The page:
the baggy trousered misanthropist

missives issued from the lair

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A few years ago, a fifteen year old boy telephoned my favourite football phone-in and spoke very eloquently about his team, Stoke City. Robin was passionate and offered commentary on Stoke’s playing squad, tactics and management structure as well as informed ideas as to what might improve their play even more.

Which, as you’ll know if you’ve listened to BBC 606 with Fletch & Sav for any length of time, is as rare as Mark Clattenburg keeping a low profile during a game.

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I enjoyed it. I love football and a big part of being a football supporter these days is about engaging with the extensive media coverage it draws. Match commentaries, summaries, articles, phone-ins, speculation, gossip and opinion all form part of the fabric of modern football. There are superb contributors and awful ones. But for the most part, it’s great.

The seasons passed, punctuated by uncontrolled shrieking outbursts from Robbie Savage and statements of the bleedin’ obvious from Michael ‘Drone King’ Owen, and aside from the occasional small child bursting forth with stock phrases that prompted cooing and the now standard “I better be careful, you’ll be after my job next,” my radar remained silent. Even when Radio 5Live announced they were launching a competition to find the Young Commentator of the Year, it just spat at me a bit, then fell back into its customary stupor.

This morning, while I was brushing my teeth, I realised how negligent I’d been.

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The Premier League season begins tomorrow and to celebrate, a young Manchester City fan was invited into the studio to talk about it. Which he did, with enthusiasm and passion and the joy of someone yet to be marinated in cynicism for twenty years. I get it. It’s sweet to hear kids talking about football and parroting what they hear other people saying and we can all pretend they’re dead clever and the future of football broadcasting. But it’s sweet in the same way that candy floss is sweet. After about three minutes, it becomes claggy and sickening. Your mind starts to wander from the subject at hand and begins a subconscious search for somewhere discreet to vomit. You don’t want to spoil everyone else’s enjoyment, and you were hungry after all, but what you’re consuming has no nutritional value whatsoever.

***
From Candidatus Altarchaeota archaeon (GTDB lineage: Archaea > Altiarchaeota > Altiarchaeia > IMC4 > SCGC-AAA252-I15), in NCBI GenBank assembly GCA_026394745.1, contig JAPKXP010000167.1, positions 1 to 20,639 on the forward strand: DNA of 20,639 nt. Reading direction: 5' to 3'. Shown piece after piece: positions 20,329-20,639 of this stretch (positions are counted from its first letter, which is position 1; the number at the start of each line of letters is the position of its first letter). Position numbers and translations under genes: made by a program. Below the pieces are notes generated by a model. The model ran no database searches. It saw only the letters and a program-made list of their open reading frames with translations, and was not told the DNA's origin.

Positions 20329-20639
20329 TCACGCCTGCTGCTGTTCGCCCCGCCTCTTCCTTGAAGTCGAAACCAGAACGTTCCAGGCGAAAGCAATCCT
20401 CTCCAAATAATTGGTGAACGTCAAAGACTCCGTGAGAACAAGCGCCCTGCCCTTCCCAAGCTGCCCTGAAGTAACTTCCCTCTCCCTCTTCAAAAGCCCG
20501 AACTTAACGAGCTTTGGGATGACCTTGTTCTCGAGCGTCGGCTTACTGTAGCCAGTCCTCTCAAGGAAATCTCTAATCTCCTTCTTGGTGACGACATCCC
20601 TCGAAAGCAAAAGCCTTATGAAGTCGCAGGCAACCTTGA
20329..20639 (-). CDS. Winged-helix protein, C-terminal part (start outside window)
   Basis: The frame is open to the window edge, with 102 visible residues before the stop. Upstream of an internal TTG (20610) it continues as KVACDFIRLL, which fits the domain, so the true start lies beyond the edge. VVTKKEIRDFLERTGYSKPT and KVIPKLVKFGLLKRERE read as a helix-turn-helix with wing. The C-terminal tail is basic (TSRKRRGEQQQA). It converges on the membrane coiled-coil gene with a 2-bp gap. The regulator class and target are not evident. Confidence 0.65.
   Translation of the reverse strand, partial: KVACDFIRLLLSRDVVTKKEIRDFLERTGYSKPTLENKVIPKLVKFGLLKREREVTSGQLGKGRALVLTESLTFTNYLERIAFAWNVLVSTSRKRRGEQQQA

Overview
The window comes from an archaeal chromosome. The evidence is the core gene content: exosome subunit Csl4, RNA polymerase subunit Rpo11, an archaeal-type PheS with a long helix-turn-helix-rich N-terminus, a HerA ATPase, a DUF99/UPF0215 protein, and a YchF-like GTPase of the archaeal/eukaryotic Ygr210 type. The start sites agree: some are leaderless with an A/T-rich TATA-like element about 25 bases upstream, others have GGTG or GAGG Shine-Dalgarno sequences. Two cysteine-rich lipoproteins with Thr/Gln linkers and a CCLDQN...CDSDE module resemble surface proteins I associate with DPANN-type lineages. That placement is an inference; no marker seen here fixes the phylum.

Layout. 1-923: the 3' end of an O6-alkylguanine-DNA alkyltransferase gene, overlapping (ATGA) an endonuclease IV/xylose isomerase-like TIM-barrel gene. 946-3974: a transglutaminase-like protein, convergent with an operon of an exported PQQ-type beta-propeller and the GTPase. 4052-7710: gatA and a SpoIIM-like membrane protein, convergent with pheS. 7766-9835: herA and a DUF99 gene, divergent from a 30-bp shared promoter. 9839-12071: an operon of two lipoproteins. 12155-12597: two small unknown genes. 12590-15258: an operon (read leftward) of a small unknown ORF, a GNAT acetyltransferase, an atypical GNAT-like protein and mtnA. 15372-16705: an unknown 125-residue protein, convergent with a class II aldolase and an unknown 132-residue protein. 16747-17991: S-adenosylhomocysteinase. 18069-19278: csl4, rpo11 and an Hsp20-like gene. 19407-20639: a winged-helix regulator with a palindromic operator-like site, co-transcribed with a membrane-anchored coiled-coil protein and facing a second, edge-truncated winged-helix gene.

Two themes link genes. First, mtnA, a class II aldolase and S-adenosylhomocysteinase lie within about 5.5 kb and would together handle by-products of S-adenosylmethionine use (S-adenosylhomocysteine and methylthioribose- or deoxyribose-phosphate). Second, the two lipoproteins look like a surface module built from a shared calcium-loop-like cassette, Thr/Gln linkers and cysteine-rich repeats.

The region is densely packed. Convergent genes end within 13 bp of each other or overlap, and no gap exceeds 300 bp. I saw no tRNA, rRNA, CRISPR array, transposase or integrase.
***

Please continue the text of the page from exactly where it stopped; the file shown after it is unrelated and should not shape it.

Too late. You’ve been sick on someone’s shoes and everyone hates you.

I’m fully behind kids engaging with sport from an early age, and given the impact ticket prices are having on the ability of parents to take their offspring to games, would actively encourage it. But please, let’s not fetishise their contributions. It’s increasingly difficult to find football media that isn’t shouty, ill-informed, opinionated and riddled with banter. Radio 5Live is one of the few outlets offering varied, frequently illuminating opinion and analysis from a variety of sources. They even employ Chris Sutton, so you can’t accuse them of not covering their angles.

I realise that these days, content creation is all and this type of thing is gold. But beneath the froth lies a fanbase who want to hear analysis of the game we’ve loved for years from experts. No bells, no whistles and no artificial but ultimately empty sugar highs.

Please. Or I’ll be forced to stop listening to 606 and will have to find another outlet for my ire. No one wants that.

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One thought on “Hey! Football! Leave those kids alone!

  1. Andy says:

    Well, you stoke the fires of a tough discussion – is the saccharine of kid’s regurgitated opinion being fawned over, any better or worse than the first-hand bile hacked up by the ilk of Mr.Owen (for example).

    My initial response is to feel resentment for both parties. But this makes me feel guilty that I could feel such a way about an enthusiastic child who is the future of football fandom, if not football comment.

    The I feel resentment that they make me feel guilt. Bastards.

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